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Continuations

#1 User is offline   HardVector 

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Posted 2019-June-19, 20:00

After the bidding has gone: (3d)-3n-(p)-?, what is the best way to continue? Should you still play 4c as Stayman with 4d/4h as transfers?, or should you play something more natural? After (p)-p-(3d)-3n-(p)-, does it change?

Our agreements are that 3n could be either a strong balanced hand with diamonds well stopped, or some hand that is likely to take 9 tricks (semi-gambling).
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#2 User is offline   pescetom 

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Posted 2019-June-20, 01:51

Stayman isn't much use here so I guess you could play clubs as natural with slam interest. But I would just keep your normal agreements.
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#3 User is offline   dsLawsd 

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Posted 2019-June-20, 02:53

I have not given this thought because usually you pass.
But Texas seems possible or use 4 or 4to ask aces or exclusion asking. Could 4/4 show two suited slam interest??
I suspect most hands in this category come up with too low a frequency to think about it.
Great question!
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#4 User is offline   etha 

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Posted 2019-June-20, 06:01

given you might want to ask for aces and you might want quantitative you could use the convention everyone hates.

4= gerber


4nt = quantitative


rest transfers.


No idea if gerber is any better than stayman here maybe I cld try a sim but 3nt is a pretty movable feast and hard to pin down.



Which makes me think you might well want a bid which says did you bid 3nt off running clubs and a stop or do you have a strong balanced hand. So maybe 4 shd ask this.
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#5 User is offline   Fluffy 

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Posted 2019-June-20, 06:30

The structure I use is this:

4: What do you have? ->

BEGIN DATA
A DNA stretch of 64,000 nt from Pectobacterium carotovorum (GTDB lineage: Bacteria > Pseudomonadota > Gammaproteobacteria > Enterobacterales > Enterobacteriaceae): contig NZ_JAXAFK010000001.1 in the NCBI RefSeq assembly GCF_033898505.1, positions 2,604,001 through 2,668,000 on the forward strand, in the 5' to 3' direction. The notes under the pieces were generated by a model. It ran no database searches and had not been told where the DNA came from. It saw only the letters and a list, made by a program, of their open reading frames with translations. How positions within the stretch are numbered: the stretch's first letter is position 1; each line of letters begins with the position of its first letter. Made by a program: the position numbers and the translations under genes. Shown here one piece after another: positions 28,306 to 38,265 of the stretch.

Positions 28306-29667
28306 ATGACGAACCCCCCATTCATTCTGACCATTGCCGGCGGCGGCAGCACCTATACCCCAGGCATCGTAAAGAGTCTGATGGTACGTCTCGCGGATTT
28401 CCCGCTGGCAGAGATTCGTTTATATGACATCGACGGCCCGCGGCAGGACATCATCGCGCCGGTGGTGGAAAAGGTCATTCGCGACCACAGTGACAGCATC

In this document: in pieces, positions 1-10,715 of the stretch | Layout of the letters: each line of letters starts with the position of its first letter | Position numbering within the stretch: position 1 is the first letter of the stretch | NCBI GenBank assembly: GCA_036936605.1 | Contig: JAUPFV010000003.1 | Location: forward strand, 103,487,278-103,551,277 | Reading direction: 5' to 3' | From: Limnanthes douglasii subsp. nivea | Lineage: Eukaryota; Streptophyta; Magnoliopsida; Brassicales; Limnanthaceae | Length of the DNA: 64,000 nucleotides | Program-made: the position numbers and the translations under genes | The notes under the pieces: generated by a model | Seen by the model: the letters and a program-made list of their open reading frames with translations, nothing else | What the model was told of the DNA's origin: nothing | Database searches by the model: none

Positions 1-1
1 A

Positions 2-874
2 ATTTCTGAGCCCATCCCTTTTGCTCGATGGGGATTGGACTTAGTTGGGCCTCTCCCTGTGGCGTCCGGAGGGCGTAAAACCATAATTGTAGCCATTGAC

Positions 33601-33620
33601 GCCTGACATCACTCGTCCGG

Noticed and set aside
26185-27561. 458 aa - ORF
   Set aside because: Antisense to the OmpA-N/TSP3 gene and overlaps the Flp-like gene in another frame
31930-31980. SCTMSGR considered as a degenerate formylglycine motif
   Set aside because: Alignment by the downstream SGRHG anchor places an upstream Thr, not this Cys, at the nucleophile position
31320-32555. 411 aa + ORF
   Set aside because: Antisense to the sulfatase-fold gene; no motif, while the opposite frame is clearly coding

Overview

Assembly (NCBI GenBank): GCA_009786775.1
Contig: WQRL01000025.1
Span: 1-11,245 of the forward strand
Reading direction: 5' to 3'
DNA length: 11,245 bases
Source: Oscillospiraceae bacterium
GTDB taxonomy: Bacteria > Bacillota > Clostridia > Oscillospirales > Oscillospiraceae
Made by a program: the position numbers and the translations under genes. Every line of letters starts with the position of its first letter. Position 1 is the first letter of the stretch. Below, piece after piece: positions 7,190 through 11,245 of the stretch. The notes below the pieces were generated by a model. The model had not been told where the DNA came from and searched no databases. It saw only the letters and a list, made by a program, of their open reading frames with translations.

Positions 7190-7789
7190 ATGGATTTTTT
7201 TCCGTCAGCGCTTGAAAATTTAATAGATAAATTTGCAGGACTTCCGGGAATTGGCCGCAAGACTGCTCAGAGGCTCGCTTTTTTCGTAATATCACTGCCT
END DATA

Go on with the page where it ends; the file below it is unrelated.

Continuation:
......4 = I have a balanced hand minimum
......4 = I have a balanced hand with extras
......4 = I have a big balance dhand
......4NT = I am gambling with a long suit


others are transfers.
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#6 User is offline   torgums 

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Posted 2019-June-20, 07:42

When the strain is NT a jump to 4 !c is Gerber. Transfer bids are on. There is a problem when the level is 3NT and the solution is Super Gerber. 5!c is ace asking and when 2 aces are missing, 5 NT is to play. Otherwise 4 clubs is Stayman and transfers are on.
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#7 User is offline   farcar 

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Posted 2019-June-20, 07:47

Got fedup going down in 3NT when other ganes were laydown
So I play this
3 any - 3NT -
4C - I have a 6+ card suit, please bid 4D and I will Pass or correct
4D - Stayman, bid 4NT if you don't have a 4+ card major
4H/4S/5C/5D - natural, mild slam try

Very useful
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#8 User is offline   HardVector 

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Posted 2019-June-20, 08:40

So the consensus seems to be with keeping transfers on. So what do you do with this?

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#9 User is offline   msjennifer 

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Posted 2019-June-20, 10:56

Sirs.After going through the various schemes proposed by the experts a few doubts arise. 1) Does the 3NT bid deny a 5+ card strong major suit as a source of tricks with the rest of the hand any 332 pattern and 8 tricks hoping to get one from partner For example a hand which falls short of a TOD? 2)Can it be a sort of gambling bid based upon a strong long club suit.? 3)Can it be a hand loaded with HCP ,no source of tricks.,possible singleton in one of the outside suits and having AKJX in the preemption suit? I am asking this as there was such a hand in the casual bridge involving world class players some 3/4 days back where the world champion overcalled 3NT.(of course they reached the PAR contract later.) If the answers to one or all of these is YES then in my personal imagination it is well nigh very difficult if not impossible to construct any responses as the level is far too high.IF the 3NT overcall can not be defined so as to fit only one or perhaps two of the possibilities how can anyone devise a majority acceptable and playable scheme of responses for various hand patterns that THE RESPONDER MAY HOLD.Else the responder shall remain stumped most of the time.With sincere apology to all the experts.--msjennifer.
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#10 User is offline   dsLawsd 

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Posted 2019-June-21, 02:39

Having a partnership agreement no matter what it is seems important. The one thing we know is that partner has no strong interest in the majors else they would double. They either hold 2 stoppers or the Axx in diamonds so they can shut out the preempt suit in most cases.

Perhaps 4 asks for 3 card major fit and 4 ace asking?
4/ might show a 2 suithand with slam interest.